When I was 16 years old I told my mother that when I graduated high school, I wanted to go to college. She told me she wouldn’t allow it. We fought about it for a few minutes, and then the conversation abruptly ended.
Aspiring for college may be admirable in most families, but in mine, it was a forbidden desire. My parents are ultra-orthodox Jews who reject most of the secular world, college included. My ten siblings and I were raised in a cloistered community that looked more like an 18th century ghetto than the American society it was a part of.
I loved the close family life of my community and the ancient rituals and wisdom that shaped our lives, but I wanted the freedom to decide who I wanted to be, to become whatever I wanted to become.
As I began to push for more choices in my life, my parents made it clear that I had to choose – family or freedom.
I chose freedom.
It was a brutal choice.
My parents cut me off emotionally and financially. I was left alone to deal with the strange and overwhelming world of non-Jews, pop culture, men, America – that I was suddenly a part of.
I didn’t know how to deal with all that had been forbidden, suddenly becoming accessible.
I didn’t know how to make decisions outside the framework of religion.
I made terrible choices. I fell into terrifying situations. Bad things happened to me. My life became a cycle of pain and bitterness. For eight years, I struggled with poverty, bad relationships, illness. I lived in unkempt dank apartments. I neglected my body. My life was a mess. I grew the thick angry shell of a victim, blaming my life on the pain of losing my family, on the bad things that happened once I had left.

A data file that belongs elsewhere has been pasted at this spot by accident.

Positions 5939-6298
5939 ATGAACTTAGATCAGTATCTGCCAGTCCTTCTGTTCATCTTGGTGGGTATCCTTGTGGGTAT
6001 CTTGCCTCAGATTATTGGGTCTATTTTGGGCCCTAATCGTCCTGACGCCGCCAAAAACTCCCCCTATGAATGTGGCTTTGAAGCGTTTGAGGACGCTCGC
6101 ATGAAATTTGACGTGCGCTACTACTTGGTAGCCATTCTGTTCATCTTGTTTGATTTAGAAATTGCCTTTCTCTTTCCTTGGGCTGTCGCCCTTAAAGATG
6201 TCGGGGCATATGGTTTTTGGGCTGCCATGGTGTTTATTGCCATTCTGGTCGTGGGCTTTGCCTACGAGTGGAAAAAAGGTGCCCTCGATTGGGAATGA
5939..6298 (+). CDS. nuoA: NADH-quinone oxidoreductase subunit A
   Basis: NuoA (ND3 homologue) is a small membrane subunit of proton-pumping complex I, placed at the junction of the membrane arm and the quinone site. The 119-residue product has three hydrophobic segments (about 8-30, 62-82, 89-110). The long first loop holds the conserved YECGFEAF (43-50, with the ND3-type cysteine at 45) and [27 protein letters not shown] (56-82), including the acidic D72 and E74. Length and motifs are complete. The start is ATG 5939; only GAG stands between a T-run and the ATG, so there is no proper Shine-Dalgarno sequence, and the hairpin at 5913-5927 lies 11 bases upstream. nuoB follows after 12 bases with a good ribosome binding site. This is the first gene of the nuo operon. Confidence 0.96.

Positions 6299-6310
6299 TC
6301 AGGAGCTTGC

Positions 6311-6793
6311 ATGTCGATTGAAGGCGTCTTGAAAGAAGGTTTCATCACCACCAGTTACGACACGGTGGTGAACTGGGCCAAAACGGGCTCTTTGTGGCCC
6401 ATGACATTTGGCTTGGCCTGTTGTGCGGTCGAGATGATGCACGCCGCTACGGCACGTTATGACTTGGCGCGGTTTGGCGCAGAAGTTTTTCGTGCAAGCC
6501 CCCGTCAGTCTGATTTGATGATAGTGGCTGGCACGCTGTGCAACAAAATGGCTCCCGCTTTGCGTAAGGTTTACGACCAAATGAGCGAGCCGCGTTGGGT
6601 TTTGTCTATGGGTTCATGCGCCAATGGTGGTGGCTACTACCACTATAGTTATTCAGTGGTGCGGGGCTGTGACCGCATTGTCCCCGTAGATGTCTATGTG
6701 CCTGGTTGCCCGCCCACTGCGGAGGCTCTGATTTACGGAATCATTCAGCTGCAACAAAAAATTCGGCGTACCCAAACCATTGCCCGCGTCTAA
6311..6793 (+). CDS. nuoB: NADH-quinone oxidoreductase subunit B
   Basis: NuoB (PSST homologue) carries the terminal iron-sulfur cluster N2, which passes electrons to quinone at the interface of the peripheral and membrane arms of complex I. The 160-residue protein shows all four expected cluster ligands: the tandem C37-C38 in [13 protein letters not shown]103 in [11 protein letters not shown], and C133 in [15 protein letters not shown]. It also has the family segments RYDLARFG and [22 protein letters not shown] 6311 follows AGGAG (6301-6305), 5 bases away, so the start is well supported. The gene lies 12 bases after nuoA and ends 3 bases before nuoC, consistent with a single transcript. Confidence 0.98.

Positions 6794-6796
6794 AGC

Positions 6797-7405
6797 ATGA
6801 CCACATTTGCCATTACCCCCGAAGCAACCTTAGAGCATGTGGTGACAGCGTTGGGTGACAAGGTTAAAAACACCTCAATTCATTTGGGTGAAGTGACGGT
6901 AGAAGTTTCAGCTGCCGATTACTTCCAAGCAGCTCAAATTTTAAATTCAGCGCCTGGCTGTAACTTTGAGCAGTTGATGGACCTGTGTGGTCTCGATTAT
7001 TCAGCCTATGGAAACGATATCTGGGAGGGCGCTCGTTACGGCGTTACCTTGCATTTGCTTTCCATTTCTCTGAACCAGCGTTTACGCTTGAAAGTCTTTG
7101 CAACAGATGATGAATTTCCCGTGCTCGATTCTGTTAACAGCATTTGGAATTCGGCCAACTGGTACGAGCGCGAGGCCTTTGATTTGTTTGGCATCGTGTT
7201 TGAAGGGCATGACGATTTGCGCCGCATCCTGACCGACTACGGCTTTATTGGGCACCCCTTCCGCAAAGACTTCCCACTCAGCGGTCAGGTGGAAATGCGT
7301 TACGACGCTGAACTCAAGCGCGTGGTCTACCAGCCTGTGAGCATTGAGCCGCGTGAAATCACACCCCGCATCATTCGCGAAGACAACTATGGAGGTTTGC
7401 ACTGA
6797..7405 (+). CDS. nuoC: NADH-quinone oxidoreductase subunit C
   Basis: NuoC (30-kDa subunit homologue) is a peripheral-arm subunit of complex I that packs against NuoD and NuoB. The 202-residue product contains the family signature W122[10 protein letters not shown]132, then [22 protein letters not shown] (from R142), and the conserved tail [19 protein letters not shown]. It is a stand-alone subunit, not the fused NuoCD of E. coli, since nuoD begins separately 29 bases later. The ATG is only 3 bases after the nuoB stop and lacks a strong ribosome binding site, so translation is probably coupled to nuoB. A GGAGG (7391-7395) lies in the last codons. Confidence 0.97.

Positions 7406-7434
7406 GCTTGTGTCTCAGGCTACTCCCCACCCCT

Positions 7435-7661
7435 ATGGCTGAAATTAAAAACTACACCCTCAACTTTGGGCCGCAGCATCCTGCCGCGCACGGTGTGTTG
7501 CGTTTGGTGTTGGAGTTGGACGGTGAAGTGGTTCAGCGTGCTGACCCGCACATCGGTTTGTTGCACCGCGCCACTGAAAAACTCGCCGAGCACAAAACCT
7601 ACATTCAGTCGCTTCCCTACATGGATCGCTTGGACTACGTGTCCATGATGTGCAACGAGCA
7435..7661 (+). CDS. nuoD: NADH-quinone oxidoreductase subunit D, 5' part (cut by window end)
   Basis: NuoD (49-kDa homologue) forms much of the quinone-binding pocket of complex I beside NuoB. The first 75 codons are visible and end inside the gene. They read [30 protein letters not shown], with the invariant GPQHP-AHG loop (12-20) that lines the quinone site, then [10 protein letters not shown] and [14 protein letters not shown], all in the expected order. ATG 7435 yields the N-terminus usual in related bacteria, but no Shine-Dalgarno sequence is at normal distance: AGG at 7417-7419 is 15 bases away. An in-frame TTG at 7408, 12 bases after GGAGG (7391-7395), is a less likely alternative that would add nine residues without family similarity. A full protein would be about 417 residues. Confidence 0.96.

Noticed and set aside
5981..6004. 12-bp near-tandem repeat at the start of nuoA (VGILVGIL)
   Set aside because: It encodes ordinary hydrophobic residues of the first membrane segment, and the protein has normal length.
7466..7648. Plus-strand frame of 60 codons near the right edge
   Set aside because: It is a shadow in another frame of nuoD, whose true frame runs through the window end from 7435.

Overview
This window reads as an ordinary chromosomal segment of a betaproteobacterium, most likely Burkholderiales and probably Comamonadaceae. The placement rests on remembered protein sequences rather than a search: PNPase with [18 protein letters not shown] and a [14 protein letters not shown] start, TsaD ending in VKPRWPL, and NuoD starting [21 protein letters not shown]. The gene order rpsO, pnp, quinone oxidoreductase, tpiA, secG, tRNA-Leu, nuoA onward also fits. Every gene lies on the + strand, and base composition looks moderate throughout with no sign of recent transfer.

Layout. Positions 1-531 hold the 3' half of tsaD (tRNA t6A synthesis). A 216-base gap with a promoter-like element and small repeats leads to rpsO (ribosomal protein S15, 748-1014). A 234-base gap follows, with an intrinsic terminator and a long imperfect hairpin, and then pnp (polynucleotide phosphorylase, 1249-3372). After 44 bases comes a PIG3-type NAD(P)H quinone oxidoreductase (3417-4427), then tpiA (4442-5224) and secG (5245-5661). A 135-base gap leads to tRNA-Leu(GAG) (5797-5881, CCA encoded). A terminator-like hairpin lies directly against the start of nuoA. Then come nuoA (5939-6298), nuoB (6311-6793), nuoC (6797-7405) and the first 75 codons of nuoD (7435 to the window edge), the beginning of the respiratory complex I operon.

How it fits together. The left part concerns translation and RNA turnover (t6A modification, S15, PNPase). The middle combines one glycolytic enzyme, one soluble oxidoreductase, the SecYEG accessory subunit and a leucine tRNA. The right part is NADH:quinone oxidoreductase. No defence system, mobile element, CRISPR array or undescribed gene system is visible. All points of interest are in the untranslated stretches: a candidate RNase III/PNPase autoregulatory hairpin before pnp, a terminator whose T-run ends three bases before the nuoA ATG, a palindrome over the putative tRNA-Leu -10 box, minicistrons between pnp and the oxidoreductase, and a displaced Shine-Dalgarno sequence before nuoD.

Finally, thankfully, a friend pointed out this paradox in my life.
“You realize,” he said to me, “that you left your community for the freedom to become whoever you wanted to be. But your entire life since then has been a painful reaction to that experience of leaving. Where’s the freedom in that?”
His words struck me deeply. They reignited my belief that had been so powerful for me as a teenager—that I deserved the freedom to create my own life.
Things have gradually changed since that conversation two years ago. I’m now a student at an Ivy League University. I’m out of debt. I’m married to a wonderful caring man. My life is healthy, clean and purposeful.
I may have abandoned the faith of my family, but I never again want to lose my faith in my own belief – that I have a right and a responsibility to determine my life, to decide who I am.
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